On Saturday I finally got to dyeing the stitched samples I’ve been making as experiments with fabric manipulation and shibori patterns. I decided in the end to go with Procion dyes, because I have all the ingredients to hand already,Â and I didn’t want to be experimenting with the dyeing part as well (although I ended up mixing methods in a bit of an ad hoc way, even so).
I soaked the stitched samples for half an hour in soda solution, then mixed up the dye – I was aiming for a rusty colour and I followed a suggestion in Tray Dyeing (by Claire Benn and Leslie Morgan) – 1 part Golden Yellow, 1 part Scarlet, 1/2 part Turquoise. It looked a bit brown so I added a little more of the red and yellow. I mixed it in a small bucket with salt solution and warm water and in went the samples. Then half an hour later I got cold feet about using a single colour and decided to tip the lot into a tray and splodge a bit of Marine Violet over it for good measure!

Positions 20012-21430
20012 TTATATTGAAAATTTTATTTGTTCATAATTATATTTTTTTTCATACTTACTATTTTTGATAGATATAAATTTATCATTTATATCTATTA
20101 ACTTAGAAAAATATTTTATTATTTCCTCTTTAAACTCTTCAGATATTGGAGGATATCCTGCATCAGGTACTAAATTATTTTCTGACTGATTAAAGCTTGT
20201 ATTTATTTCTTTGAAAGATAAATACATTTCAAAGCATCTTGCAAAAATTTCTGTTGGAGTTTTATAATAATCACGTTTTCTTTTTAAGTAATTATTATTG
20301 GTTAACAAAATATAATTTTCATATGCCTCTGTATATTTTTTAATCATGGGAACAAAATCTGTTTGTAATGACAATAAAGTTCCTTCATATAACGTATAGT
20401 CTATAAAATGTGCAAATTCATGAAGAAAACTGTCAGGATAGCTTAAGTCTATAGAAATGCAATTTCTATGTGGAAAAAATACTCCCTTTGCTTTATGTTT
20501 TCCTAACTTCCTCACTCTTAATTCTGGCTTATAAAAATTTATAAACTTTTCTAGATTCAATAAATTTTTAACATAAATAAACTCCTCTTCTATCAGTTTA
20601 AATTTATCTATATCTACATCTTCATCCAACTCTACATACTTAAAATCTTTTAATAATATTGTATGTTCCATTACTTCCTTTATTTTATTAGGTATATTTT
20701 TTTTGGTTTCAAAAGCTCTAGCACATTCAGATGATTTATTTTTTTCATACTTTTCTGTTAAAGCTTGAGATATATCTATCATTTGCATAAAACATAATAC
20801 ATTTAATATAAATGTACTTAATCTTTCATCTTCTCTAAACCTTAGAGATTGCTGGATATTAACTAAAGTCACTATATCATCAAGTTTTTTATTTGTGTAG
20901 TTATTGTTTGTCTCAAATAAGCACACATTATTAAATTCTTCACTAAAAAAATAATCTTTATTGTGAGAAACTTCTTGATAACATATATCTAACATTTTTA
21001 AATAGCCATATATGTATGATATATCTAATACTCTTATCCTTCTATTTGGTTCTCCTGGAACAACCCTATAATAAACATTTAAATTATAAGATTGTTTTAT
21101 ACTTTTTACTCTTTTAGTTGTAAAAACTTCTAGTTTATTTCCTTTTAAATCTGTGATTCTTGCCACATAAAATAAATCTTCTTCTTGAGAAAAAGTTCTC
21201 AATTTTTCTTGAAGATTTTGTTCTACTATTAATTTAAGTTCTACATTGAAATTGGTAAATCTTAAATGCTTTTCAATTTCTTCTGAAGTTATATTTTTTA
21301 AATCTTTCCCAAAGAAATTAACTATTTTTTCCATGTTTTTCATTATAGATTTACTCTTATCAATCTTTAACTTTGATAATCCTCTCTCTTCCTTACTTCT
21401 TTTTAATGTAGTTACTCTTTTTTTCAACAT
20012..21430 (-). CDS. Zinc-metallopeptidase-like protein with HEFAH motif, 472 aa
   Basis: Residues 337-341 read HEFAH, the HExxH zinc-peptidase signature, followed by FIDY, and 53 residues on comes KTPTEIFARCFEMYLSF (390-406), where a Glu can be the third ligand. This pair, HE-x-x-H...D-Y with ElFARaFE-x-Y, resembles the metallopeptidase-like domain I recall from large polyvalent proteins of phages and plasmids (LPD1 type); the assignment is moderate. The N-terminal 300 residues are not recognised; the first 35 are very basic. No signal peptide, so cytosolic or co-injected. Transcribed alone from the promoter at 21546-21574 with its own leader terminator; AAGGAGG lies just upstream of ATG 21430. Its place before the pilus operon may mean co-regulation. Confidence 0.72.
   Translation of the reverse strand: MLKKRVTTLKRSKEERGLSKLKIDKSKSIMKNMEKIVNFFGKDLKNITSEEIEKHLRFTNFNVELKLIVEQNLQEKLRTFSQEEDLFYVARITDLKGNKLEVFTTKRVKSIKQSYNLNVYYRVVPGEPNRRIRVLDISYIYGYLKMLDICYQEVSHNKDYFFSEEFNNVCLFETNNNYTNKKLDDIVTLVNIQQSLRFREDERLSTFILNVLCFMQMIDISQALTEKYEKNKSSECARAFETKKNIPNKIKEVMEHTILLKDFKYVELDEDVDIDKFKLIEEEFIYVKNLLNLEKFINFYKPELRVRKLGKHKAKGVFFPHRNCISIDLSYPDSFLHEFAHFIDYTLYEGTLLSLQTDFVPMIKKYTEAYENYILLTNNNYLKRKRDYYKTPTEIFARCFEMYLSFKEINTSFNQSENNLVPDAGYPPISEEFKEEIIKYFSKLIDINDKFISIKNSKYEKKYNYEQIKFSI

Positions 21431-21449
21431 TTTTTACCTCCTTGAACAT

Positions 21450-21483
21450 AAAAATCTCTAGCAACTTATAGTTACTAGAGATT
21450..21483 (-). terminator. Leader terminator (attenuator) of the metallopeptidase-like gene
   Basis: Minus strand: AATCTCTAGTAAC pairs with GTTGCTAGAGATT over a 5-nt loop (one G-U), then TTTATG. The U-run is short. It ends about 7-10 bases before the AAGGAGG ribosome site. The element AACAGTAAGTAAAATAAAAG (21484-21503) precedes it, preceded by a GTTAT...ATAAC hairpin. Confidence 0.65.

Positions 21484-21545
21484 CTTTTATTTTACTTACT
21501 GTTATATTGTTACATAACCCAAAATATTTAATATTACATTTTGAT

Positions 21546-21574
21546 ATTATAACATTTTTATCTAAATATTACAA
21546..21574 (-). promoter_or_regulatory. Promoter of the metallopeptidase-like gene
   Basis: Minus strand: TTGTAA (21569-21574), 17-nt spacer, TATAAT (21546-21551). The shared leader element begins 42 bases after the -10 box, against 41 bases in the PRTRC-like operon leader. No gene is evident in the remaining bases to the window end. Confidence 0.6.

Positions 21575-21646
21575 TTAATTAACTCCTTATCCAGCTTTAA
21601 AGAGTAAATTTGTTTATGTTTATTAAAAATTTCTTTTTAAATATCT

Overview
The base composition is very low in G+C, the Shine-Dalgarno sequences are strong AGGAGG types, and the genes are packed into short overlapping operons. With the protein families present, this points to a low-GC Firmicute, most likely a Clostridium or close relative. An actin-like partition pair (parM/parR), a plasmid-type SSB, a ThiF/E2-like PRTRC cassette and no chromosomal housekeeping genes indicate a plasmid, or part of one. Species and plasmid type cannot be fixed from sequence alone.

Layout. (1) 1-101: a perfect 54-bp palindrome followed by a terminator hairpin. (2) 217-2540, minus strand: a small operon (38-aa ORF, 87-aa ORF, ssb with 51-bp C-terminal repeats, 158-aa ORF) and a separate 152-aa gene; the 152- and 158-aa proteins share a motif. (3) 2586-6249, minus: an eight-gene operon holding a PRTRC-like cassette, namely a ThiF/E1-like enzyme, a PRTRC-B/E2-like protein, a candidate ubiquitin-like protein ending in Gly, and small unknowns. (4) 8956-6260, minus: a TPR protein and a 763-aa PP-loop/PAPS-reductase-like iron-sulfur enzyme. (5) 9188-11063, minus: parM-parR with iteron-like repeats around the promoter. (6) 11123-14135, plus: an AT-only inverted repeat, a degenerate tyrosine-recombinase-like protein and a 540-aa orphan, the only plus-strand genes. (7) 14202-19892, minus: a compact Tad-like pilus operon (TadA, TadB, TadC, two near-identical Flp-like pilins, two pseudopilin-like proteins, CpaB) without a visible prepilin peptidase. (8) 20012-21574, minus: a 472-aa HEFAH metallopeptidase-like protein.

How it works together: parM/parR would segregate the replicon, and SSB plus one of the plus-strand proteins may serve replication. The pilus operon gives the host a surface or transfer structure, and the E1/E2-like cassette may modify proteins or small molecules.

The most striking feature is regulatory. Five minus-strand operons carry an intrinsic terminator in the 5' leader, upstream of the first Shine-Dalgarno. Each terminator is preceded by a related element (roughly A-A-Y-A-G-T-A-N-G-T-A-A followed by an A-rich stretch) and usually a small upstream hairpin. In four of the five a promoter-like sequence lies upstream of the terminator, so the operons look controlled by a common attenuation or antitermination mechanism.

I wrapped it in towels as it’s a little chilly here and left it for about 6 hours before rinsing. At that point the samples looked so solidly dark I couldn’t believe that the stitching had actually resisted – I was quite prepared to open them up and find that the dye had seeped all the way through.
But no, like magic, when the threads were snipped and unravelled there were patterns within!
Unstitching the bundles took some time, and I’ve learned that it is not sensible to use a cotton thread that will end up the same colour as the fabric, and especially don’t do this when you have used overstitching and can’t just pull out the thread in one go! White (and even black) polyester thread was easy to see and much easier to remove.
I was glad of my small sketches of the original stitching – I knew I’d have forgotten by this time how I had made the different patterns. I like the wrapped effects, but I’m especially enchanted by the ghosts of stitches that are no longer there but have left their trace on the fabric.
I’ve uploaded more pics to Flickr, showing each of the samples on its own.